At best deals,no tail tied
It was 2014 when the GitHub announced a full-featured, open, cross-platform source code editor. O atom, as it was called, reached the stable version (1.0) the following year, complete with a fun commemorative video. But the initial excitement was lost in the following years. The result is this: the editor will be discontinued.
Despite being introduced in 2014, the history of Atom began in 2008, when Chris Wanstrath, founder of GitHub, envisioned a more practical and customizable code editor than the options available at the time.
That objective has been achieved. Atom version 1.0 arrived with features to identify bugs, more than 600 themes, autocomplete function, compatibility with Windows, macOS and Linux, among other attributes.
If so, what happened?
Despite being quite functional, the Atom did not receive any major updates after the release of version 1.0. Since then, the editor has only had tweak updates and bug fixes, basically.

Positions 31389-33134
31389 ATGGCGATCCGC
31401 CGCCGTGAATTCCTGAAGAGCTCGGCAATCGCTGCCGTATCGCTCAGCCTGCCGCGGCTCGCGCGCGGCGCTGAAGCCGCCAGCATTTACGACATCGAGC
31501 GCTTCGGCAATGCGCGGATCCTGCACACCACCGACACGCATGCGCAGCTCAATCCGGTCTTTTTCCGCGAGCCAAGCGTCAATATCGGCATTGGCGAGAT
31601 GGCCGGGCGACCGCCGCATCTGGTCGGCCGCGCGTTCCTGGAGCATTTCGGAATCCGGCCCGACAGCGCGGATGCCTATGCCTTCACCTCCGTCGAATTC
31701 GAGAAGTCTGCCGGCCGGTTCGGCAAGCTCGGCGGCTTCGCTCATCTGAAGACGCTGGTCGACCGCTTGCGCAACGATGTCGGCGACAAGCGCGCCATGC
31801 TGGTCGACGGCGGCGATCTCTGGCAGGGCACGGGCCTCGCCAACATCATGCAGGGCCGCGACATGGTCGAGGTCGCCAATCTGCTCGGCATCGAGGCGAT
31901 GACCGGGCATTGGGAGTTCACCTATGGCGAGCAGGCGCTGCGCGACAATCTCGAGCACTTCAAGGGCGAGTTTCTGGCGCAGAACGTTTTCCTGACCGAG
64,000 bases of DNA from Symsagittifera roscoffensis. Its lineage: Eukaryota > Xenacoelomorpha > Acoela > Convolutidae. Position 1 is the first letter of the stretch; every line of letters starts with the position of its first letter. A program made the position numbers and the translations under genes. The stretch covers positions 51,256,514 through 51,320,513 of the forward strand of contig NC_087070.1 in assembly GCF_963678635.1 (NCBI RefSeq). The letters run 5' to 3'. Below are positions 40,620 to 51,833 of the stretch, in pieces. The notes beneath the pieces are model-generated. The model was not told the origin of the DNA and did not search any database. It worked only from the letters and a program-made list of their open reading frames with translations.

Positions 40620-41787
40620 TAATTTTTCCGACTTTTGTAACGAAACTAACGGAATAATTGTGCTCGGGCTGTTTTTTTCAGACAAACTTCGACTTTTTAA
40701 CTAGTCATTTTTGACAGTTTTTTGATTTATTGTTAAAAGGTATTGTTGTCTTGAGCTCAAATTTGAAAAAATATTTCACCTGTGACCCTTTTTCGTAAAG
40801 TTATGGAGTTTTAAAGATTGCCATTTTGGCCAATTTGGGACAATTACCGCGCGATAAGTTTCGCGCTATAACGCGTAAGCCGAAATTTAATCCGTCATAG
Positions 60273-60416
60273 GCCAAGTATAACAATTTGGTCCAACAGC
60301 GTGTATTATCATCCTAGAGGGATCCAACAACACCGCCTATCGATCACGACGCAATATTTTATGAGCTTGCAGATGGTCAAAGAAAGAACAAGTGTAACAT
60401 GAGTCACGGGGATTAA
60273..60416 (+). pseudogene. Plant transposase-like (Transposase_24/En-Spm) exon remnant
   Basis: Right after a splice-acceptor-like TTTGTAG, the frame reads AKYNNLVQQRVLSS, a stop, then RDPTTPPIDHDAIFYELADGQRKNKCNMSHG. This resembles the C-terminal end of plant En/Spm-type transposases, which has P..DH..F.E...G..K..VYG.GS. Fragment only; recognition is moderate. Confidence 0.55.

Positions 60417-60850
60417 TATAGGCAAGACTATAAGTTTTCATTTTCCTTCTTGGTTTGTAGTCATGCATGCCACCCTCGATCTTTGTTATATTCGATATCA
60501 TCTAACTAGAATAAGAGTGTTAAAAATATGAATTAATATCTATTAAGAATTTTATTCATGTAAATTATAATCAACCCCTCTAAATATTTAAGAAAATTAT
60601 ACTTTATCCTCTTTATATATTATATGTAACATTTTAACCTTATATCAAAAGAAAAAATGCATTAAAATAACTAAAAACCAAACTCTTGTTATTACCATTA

In part, this is an effect of the arrival of Visual Studio Code, a code editor announced by Microsoft in 2015 and which, therefore, started to compete directly with Atom.
You may remember, though, that Microsoft bought GitHub in 2018. Both tools now share the same house. But as the community around Visual Studio Code was stronger at the time and continued to grow, Atom was gradually dropped.
This is visible in a Stack Overflow survey that shows that in 2021, 71% of developers who took part in the survey were using Visual Studio Code. Atom, on the other hand, recorded a 13% share.
The consequence is the discontinuation of the project, as the official announcement points out:
As new cloud-based tools have emerged and evolved over the years, community engagement with Atom has declined noticeably. As a result, we’ve decided to retire Atom to focus on improving the cloud developer experience with GitHub Codespaces.
GitHub Codespaces is precisely a tool for cloud-focused development. At the same time, the platform will continue to recommend using Visual Studio Code.
Below, the unusual Atom 1.0 launch video:
Atom leaves a legacy
Atom will be available for download until December 15, 2022. But the project will not die there, not entirely. The editor’s source code is open, which is why derivative projects can arise.
Max Brunsfeld, one of the main contributors to Atom, will follow this path along with other developers. If all goes well, the result of this work will be the Zed code editor.
It is also worth noting that, to a certain extent, Atom served as the basis for the Electron framework. This, in turn, was directed to various software, including Visual Studio Code itself.